Tag Archives: Training

German Classes

A few nights ago I attended a Christmas performance by the Albion Band in the New Vic theatre in Newcastle-under-Lyme, and one of the songs they covered was “Silent Night”, the last part of which was sung in German.

That reminded me of the time when I attended German evening classes during my time at Allied Steel & Wire. This happened one evening a week in Allied Steel & Wire’s training centre in Castle Works, with occasional full day sessions in Abergavenny. During one of our evening sessions prior to Christmas we learnt how to sing “Silent Night” in the original German version, which somehow felt more authentic than the more familiar English version.

It was a good education because the evening classes emphasised the actual speaking in German, rather than the little exposure we had in secondary school, where the emphasis was more on grammar and syntax. After all, during my time in secondary school we only had one weekly lesson for two years, just enough to make me aware of the complexity of its grammar, but I was not comfortable speaking the language.

So when Allied Steel & Wire offered the opportunity of some in-house evening classes, I jumped at the opportunity to come to grips with conversational German. Even after all these years the pay-off is there, allowing me to get by on the small number of number of occasions we’ve been on holiday in Germany.

Unfortunately, the lessons stopped after two years – presumably the company was by this time starting to feel the pinch financially, and non-essential expenses (none of the participants had to contribute to the cost of the evening classes) were being cut back.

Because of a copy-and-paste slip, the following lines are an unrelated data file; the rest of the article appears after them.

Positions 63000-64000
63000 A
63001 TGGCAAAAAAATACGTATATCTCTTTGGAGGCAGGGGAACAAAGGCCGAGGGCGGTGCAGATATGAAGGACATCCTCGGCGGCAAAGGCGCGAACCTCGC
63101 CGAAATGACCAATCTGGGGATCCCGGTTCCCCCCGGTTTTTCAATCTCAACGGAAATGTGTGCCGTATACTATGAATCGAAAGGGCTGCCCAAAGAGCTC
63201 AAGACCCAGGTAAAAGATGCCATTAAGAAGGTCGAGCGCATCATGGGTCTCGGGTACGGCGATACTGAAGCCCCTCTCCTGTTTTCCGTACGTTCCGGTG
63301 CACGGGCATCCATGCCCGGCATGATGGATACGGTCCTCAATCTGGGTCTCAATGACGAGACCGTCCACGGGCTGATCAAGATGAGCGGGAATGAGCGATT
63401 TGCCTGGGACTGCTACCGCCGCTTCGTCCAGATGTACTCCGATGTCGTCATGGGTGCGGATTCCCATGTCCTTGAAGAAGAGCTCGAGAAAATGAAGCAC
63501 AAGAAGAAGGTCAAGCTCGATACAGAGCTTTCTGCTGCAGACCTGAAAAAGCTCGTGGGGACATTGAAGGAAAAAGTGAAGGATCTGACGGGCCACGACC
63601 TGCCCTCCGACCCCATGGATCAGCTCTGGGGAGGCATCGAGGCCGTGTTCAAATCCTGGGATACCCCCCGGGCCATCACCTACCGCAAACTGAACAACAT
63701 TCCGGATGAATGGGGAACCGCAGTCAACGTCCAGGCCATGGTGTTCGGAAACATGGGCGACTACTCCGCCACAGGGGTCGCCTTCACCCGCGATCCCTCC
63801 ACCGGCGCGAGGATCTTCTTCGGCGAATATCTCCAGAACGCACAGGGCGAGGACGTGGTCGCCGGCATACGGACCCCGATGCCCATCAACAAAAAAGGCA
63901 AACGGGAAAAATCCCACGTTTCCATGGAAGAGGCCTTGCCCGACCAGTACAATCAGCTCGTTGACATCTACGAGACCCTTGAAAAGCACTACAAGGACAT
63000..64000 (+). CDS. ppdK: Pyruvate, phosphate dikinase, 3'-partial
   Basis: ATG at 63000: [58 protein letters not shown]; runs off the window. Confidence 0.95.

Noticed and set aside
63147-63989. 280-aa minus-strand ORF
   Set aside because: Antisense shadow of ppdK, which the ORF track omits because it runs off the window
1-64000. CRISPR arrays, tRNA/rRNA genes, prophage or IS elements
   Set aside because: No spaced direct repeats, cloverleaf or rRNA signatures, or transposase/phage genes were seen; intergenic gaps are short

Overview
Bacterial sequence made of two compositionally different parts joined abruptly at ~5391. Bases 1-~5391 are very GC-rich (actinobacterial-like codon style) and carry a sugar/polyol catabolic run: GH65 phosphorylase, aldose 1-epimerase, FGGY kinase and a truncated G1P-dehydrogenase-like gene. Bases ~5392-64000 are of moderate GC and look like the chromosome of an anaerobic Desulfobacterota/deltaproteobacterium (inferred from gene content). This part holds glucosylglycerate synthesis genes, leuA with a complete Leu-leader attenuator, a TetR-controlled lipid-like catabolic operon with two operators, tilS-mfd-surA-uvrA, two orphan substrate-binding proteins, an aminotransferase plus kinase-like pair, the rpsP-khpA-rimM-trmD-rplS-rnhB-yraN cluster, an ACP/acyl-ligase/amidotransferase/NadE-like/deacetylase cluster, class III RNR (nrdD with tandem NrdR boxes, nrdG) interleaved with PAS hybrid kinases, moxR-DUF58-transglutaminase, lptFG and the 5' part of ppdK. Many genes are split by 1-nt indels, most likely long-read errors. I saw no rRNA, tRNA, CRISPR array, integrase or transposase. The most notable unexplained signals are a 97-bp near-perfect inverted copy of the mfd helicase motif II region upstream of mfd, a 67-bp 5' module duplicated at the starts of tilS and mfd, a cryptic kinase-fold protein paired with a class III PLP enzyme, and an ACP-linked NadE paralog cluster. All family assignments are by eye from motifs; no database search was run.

And although I was not aware of it at the time, it may have been a harbinger of things to come.


Learning by Doing

Something that I’ve noticed over the years is that I only truly learn something if I can apply it in real life. For instance, as I mentioned in an earlier blog, I managed to apply the principles of Finite Element Analysis when I was performing studies of dehydrogenation, even though I proved at the exam that as a student I had not understood the subject when I only learned it in theory.

Likewise with subsequent courses on Hot and Cold Rolling at Ashorne Hill, which merely served to provide a general background to the topics, but no clear understanding because I never really applied any of the course’s content.

This is not to say that I didn’t learn a thing in those courses, but it didn’t go deep enough to become a practitioner, and most of the time, the type of things I was doing throughout my life was that of a generalist rather than a specialist, and generalists usually don’t have to go as deep into a topic as a specialist does, hence not applying what I was taught in courses was not a major drawback.

That all changed when I became data specialist cum web developer : all of a sudden I was learning on the job, often being sent on courses when I already knew more than just the basics of the topic. Although even here there were examples of things that never lodged themselves into my head because I never applied them properly. An example of this is the Matlab introductory course I attended in Cambridge : there was never a clear reason to apply the knowledge in anger, and over time I forgot about it, and maybe avoided reacquainting with the subject on later occasions when it could have been a useful tool.

The clearest example of not learning on the course but during subsequent grafting came the adoption of .NET for programming and web development. I attended not one but two courses on .NET and ASP.NET at e-Academy, and absolutely failed to try and apply the concepts on my return at work. I got so desperate at this situation that I requested to be allowed to position myself in an office at Process Control, where I would be in a position to ask someone to have a look at my work while I was trying to transform an ASP page to an ASP.NET one.

This 2-week period during which I was taken off the job and being allowed to learn the subject by doing rather than just being told general concepts finally cracked the mould: the first results were clunky and not particularly pretty, and showed a clear attempt to continue using procedural programming in an object oriented environment, but it was the decisive first step.